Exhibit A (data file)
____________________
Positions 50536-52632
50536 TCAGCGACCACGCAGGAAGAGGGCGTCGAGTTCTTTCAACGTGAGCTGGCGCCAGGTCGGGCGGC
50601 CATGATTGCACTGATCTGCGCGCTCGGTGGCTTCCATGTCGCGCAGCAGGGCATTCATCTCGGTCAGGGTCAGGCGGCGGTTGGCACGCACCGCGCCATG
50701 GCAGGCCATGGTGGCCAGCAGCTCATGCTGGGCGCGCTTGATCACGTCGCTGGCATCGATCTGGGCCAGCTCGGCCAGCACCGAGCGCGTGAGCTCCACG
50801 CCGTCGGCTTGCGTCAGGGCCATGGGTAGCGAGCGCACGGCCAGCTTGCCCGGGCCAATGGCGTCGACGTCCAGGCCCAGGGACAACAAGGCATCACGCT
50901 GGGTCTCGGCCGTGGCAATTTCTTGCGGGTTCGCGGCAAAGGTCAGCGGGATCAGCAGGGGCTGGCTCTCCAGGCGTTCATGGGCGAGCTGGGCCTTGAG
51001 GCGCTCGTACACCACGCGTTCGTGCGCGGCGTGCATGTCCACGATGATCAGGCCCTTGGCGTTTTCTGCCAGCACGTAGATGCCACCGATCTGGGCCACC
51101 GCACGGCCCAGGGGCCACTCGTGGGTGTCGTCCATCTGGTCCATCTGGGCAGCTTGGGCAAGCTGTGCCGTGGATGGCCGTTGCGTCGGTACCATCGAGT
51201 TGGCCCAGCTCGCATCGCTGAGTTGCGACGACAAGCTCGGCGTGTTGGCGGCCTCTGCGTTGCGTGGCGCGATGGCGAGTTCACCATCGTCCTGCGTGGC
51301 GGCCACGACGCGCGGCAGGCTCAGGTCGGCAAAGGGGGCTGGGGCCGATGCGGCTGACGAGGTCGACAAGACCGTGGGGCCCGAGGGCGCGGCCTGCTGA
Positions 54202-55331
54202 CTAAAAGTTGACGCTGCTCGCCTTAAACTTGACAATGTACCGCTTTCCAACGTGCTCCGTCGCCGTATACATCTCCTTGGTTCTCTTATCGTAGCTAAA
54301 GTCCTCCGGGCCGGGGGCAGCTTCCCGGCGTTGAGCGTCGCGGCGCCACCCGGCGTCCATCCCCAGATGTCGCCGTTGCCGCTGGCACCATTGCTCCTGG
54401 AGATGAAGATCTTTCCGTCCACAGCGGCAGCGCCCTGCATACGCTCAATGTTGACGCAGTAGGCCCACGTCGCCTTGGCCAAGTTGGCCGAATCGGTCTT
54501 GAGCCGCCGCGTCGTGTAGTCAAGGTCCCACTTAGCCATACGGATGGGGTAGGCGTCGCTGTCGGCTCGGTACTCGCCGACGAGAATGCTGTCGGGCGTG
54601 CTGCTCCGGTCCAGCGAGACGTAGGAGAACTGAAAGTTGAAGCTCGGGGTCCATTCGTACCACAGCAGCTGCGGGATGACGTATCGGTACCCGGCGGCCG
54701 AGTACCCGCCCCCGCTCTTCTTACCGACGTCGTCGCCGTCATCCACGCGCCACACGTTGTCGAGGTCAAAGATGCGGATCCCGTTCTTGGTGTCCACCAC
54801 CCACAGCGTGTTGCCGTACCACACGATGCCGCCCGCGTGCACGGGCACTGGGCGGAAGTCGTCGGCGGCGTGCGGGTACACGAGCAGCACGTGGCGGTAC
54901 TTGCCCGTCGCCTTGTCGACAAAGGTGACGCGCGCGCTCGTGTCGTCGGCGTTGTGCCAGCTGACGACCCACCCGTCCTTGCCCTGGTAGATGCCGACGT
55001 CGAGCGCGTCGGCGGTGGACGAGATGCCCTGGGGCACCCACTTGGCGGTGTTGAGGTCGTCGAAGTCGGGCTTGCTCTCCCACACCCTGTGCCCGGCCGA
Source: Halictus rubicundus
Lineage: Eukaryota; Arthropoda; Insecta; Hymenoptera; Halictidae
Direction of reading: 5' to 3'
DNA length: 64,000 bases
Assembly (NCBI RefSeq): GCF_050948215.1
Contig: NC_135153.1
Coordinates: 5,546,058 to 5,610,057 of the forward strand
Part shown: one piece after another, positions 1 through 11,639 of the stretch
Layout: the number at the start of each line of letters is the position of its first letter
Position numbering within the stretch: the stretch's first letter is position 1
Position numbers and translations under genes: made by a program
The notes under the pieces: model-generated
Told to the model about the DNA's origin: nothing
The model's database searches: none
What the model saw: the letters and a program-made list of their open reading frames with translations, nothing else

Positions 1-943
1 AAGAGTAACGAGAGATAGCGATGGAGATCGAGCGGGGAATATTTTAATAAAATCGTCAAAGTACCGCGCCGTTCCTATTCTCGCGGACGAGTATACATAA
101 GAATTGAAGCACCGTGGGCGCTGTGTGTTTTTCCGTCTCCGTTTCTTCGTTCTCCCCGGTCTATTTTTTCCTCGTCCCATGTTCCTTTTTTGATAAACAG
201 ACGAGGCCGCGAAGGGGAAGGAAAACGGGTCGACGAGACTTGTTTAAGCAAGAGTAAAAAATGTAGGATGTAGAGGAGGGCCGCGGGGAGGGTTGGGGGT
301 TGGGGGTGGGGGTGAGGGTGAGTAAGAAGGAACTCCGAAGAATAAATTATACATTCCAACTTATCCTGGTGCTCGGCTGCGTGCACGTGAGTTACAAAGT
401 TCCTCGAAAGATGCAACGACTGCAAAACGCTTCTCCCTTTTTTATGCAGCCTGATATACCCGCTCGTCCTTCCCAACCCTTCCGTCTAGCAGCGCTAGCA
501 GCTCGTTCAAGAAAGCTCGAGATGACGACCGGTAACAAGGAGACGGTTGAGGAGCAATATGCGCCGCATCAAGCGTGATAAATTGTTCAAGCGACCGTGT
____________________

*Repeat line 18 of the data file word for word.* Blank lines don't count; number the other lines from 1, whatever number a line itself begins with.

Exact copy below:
54801 CCACAGCGTGTTGCCGTACCACACGATGCCGCCCGCGTGCACGGGCACTGGGCGGAAGTCGTCGGCGGCGTGCGGGTACACGAGCAGCACGTGGCGGTAC